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Concerns aired at Covington Town Hall meeting
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High utility bills and what the city is doing to lower them were among the top concerns voiced by attendees at a Covington town hall Thursday evening.

The well-attended event, held at Turner Lake, was the first in a series of town halls Covington Mayor Kim Carter plans to regularly hold for city residents.

Responding to a question in the audience on why utility rates have yet to be lowered despite a campaign pledge by Carter in 2007 to do everything she could to lower them, the mayor said the city was investigating purchasing some extra power from outside sources to avoid having to buy so much summer electricity from the market.

Carter noted that the city has not raised its utility rate since 2000.

"We are short [on power] in the summertime, anywhere from 20 percent to 30 percent of the power that wee need," Carter said. "That's one of the reasons the costs are so high. A lot of this is caused by the tremendous growth we've had."

Carter pointed out that the city uses the proceeds from the sale of electricity to fund city operations. Because of this the city cannot simply lower utility rates without risking being unable to balance its budget the next year.

"Some of the utility profits help pay for the government, period, Carter said, adding that the city's low-homeownership rate necessitated the utility rates it charges.

Carter said the city collects only $900,000 in home property taxes.

City Manager Steve Horton said the city does not markup its rates but must pass on any price increases from the market to its customers. He added that utility bills would likely be slightly less this month due to a 1.5 cent drop in the price of kilowatt-hours as natural gas and gasoline prices have somewhat declined.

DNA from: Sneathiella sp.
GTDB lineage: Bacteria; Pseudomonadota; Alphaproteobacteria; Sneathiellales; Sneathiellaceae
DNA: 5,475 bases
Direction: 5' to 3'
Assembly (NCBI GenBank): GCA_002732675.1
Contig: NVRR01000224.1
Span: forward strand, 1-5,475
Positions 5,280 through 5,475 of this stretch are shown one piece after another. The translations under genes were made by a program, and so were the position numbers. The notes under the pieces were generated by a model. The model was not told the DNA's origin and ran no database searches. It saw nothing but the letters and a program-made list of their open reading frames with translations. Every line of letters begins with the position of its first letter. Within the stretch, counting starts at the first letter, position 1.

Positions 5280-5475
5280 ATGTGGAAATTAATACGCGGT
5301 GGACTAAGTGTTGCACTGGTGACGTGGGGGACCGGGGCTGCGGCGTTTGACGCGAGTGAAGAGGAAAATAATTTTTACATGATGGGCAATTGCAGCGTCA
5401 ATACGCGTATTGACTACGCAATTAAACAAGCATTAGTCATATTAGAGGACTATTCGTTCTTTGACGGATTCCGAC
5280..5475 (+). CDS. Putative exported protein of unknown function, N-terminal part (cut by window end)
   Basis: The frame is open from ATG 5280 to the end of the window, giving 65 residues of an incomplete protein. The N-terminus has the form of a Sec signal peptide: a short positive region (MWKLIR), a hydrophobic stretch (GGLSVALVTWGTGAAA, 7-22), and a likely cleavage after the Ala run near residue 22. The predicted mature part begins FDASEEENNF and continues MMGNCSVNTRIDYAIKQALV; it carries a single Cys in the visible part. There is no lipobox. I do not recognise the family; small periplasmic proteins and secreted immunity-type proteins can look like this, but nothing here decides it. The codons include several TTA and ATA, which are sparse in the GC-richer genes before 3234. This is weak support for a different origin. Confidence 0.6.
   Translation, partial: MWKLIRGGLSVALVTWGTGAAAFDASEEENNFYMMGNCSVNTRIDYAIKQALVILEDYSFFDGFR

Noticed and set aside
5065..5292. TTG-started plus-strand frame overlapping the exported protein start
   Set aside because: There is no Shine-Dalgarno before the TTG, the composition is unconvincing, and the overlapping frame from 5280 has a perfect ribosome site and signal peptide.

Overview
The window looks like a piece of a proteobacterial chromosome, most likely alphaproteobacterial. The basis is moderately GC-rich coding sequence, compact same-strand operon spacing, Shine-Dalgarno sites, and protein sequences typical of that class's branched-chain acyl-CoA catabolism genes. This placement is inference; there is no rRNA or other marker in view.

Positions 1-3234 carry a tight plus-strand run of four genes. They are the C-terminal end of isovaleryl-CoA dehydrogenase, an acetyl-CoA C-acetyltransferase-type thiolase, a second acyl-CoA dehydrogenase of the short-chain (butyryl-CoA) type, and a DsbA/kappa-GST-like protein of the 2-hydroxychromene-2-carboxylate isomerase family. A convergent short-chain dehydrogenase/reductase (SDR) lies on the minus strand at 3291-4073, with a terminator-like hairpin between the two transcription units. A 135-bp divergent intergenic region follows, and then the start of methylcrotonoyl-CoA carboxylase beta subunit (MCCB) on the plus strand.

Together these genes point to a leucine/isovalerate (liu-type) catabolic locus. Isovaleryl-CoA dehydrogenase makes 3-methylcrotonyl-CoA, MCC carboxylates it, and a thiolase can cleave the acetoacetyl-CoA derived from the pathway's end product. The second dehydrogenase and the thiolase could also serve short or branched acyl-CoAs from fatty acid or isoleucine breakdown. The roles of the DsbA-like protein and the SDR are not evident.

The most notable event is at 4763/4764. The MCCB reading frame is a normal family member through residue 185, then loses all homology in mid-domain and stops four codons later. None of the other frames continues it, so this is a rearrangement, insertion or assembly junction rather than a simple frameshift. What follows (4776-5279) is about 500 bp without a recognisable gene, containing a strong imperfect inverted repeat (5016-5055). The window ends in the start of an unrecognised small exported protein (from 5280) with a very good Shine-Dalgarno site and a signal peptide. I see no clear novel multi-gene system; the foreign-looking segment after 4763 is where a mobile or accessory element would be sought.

Responding to a question on whether the council would support eliminating property taxes for residents 70 years and older, Carter said, "We all have to share the load. To have a great community, that's vibrant, taxes are necessary."

Added Councilwoman Hawnethia Williams, "If we eliminate taxes [for senior citizens], it's going to be a real liability for our community."

On the need for more sidewalks in residential areas, Horton said the city is in the process of putting together a lottery system by which, if all affected property owners will agree to donate the necessary right-of-way, the city will finance the costs of installing sidewalks, curbs and gutters on selected streets.

Audience member Sam B. Hay III noted that the city and county used to be the envy of the state during the latter part of the 20th century when industry after industry chose to settle in Covington. Hay said that was no longer case and the city needed to do all it could to attract more industrial development.

"It seems to me that the sum [of money spent on attracting industrial development] that is put out by the city and county is just paltry compared to what it needs to be," Hay said. "I think we need to do something about selling the county."

Carter agreed and said the city was waiting on the results of an economic development study it had undertaken with the county to determine which course of action would be most appropriate for attracting further economic development.

Bringing more high-income jobs to the area through new industries was key Carter said to so many of the things the city would like to see happen such as attracting higher end restaurants and retail stores and being able to shift the revenue burden from utility rates to property taxes.